I tried shrink wrap; special plastic film that you wave a heat gun over and it shrinks up… in theory it works as advertised, but when you think about it, there is almost always a teeny gap somewhere. I imagine large-scale industrial strength shrink wrap works much better, but I only had some I bought off eBay, and a heat gun for drying e.g. paint. To me, it’s one of those things that sounds good in theory but when you get right down to exactly how much you put where, and how it’s going to shrink (without heating it so much it bursts), I just couldn’t get a complete seal relative to an immersion test.
I can always try it with plastic film / cling film / Saran Wrap … it’s very easy to wrap it around some little thing that’s covered in toilet paper… Then hold it under water a half hour, and see if any of the tissue paper gets the least bit wet.
Andy, it’s not that I totally disagree with you. Obviously plastic wrap or shrink wrap is much better than nothing, and probably more than good enough in many situations. I’m just asking, what ideas do people have? and how good do they work. It is good to hear film works great for you.
John, I am thinking silicone is still in the lead here. It might be slightly gunky but it otherwise ticks every check mark you want. I guess I will give plastic wrap a spin first, to see how well it does. Easy to test.
Batteries outgas, and consequently unless the Device is specifically designed to operate in an airtight container, it’s not a good idea to weatherproof it to that extent.
In addition, there’s an issue of heat dispersion. The casings are almost always designed to be part of the heat dispersion method, and blocking or sealing any part of it may greatly reduce the life of the radio inside.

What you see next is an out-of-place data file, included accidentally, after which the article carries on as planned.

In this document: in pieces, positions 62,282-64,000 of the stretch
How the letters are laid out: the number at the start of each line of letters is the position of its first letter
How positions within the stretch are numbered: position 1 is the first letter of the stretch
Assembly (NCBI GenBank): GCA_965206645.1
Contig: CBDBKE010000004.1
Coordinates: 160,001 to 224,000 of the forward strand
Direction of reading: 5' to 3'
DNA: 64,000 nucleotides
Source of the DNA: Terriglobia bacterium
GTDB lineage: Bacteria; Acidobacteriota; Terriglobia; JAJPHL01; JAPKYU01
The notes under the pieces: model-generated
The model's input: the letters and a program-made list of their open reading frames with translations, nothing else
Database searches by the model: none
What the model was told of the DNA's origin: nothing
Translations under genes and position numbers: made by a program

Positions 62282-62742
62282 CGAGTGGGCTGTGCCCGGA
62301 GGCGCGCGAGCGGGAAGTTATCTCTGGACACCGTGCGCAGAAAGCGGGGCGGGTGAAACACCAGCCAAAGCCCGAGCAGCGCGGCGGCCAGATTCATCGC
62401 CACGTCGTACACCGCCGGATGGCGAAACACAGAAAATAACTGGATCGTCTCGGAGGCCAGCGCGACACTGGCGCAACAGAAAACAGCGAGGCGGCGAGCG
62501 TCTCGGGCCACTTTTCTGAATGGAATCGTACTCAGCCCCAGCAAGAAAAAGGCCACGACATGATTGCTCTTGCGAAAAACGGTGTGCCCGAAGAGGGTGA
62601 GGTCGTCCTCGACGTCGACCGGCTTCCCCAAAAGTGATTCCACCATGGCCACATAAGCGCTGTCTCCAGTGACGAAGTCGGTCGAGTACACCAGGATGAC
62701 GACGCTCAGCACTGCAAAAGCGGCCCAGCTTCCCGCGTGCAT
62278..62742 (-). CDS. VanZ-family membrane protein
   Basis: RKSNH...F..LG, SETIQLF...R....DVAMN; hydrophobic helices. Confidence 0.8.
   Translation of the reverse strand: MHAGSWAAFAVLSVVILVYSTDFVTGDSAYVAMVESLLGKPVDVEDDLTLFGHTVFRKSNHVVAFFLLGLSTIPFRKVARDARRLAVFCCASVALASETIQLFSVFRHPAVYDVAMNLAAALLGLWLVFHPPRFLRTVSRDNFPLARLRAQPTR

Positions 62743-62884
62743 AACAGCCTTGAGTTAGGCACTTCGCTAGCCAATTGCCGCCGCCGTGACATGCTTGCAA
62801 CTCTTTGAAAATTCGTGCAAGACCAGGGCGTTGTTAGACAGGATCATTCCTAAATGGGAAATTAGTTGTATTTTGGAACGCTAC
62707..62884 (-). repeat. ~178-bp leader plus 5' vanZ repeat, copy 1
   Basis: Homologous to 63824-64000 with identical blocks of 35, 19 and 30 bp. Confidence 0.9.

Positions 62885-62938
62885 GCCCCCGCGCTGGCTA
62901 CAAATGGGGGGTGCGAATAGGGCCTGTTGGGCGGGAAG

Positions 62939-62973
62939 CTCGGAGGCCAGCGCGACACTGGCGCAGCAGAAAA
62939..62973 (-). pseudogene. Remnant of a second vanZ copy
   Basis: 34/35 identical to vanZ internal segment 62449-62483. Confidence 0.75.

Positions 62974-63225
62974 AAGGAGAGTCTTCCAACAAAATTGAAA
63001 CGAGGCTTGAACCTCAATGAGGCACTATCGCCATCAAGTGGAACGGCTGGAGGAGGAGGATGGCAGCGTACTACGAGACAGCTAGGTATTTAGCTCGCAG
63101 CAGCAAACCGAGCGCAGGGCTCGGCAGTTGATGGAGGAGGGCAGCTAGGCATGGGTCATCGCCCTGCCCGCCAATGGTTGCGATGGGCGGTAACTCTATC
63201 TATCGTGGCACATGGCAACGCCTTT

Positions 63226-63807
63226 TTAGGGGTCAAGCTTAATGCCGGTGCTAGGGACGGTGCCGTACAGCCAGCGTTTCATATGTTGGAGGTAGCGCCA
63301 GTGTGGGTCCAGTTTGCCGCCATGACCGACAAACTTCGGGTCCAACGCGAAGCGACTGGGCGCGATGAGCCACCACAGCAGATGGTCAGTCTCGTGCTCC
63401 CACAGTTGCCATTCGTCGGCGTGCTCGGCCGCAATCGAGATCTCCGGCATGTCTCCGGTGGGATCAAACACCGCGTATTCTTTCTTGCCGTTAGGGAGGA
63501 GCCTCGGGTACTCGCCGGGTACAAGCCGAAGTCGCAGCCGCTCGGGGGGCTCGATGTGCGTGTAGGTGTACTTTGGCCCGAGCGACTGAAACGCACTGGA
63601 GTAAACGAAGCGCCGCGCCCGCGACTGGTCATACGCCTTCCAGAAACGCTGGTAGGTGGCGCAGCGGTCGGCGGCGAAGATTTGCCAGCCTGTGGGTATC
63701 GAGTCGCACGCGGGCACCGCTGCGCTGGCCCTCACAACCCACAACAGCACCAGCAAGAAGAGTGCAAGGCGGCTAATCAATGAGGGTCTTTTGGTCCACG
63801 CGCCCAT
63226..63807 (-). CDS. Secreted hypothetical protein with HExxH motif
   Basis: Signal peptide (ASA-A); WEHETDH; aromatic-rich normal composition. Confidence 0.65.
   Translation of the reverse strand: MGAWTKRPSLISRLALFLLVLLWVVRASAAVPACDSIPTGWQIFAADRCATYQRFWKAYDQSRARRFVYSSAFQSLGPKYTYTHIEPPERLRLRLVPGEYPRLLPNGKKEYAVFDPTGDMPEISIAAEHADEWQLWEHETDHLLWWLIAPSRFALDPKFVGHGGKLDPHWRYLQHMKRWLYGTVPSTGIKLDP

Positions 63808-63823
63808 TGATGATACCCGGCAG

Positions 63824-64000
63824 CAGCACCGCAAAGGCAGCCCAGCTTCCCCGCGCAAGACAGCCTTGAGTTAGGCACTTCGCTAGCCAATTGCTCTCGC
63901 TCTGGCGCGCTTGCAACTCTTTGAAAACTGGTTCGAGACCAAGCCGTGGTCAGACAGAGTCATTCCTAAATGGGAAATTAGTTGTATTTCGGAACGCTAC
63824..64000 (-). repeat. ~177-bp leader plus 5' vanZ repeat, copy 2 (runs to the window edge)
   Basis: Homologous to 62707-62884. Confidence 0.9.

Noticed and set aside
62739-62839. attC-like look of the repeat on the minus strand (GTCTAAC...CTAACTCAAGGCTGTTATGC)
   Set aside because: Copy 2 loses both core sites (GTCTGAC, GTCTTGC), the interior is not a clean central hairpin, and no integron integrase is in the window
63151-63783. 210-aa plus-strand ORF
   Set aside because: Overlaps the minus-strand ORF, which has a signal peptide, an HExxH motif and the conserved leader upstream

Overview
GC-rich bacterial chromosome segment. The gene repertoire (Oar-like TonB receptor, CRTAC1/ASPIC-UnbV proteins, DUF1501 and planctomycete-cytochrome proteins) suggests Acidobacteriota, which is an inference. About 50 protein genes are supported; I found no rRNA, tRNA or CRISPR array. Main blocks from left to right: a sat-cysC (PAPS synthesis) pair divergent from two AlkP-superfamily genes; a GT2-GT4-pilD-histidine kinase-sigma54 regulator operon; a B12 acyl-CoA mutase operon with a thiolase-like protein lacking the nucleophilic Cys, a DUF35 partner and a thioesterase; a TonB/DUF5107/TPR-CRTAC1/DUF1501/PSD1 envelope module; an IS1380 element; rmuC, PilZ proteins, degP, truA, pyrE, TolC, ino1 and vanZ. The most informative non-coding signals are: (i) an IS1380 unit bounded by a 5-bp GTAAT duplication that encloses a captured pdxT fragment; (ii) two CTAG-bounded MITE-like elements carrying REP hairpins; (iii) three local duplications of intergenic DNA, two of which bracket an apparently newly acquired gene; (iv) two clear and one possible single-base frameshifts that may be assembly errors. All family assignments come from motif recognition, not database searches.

So rather than trying to weatherproof the sensor itself, unless there is a manufacturer – approved method, just put it in an electronics “project box” approved for your location with the air gap on the bottom (that’s how they’re designed generally anyway). It will be firesafe, it will be easy to change the batteries when needed, it won’t void the warranty, and it will preserve the expected life of the device.
If it’s a PIR motion sensor, you will need to leave a gap over the lens for detection.
Just don’t put a battery operated device in a Ziploc bag, or cling film, or try to seal it with silicon, or anything else which will change the heat dispersion or prevent the battery gases from escaping.
Your local electronics warehouse should have lots of project boxes to choose from.
I appreciate what you’re saying JD, but does your argument about battery gas mean that a sealed device would explode from pressure eventually? I am pretty sure a number of people seal with silicone, and I can’t recall hearing of anything like that. Is there a thread on it?
Also, seeing as how these devices have never once been hot to the touch or even warm, I’m sorry but I can’t agree with a heat dispersion problem. Something like the SmartThings Multipurpose or Motion Sensor are, for all practical purposes, sealed against air movement through them, so the designers expect no appreciable heat. (That’s not the same as being completely moisture sealed, though.) Nor would one expect a tiny button battery to last long at all if a device was using energy so fast that it was constantly hot.
Let me ask folks reading this thread: What’s the longest you’ve had something sealed? What kind of sensor was it? Have you seen problems like JD describes?
We’re all just sharing thoughts and experiences here. Thanks, JD!
Some of us are also sharing professional experience.
Designing for heat dispersion is a huge issue in battery-operated devices, and even more so in networked devices. it doesn’t mean it’s hot enough for you to feel a difference when you touch the device.
By the way, have you had a chance to read any of the threads in the forum on using PIR motion sensors outdoors? That’s an entirely separate issue, but it’s something you should probably be aware of.
Anyway, by all means, write the manufacturer of the specific device you’re considering and ask them if it’s OK to weatherproof it with silicone or anything else.
And for those interested in technical details:
with shrinking form factor and increasing functionality and performance, portable battery power equipment is demanding more power than ever before with a limited board space, making thermal management One of the most critical design challenges today.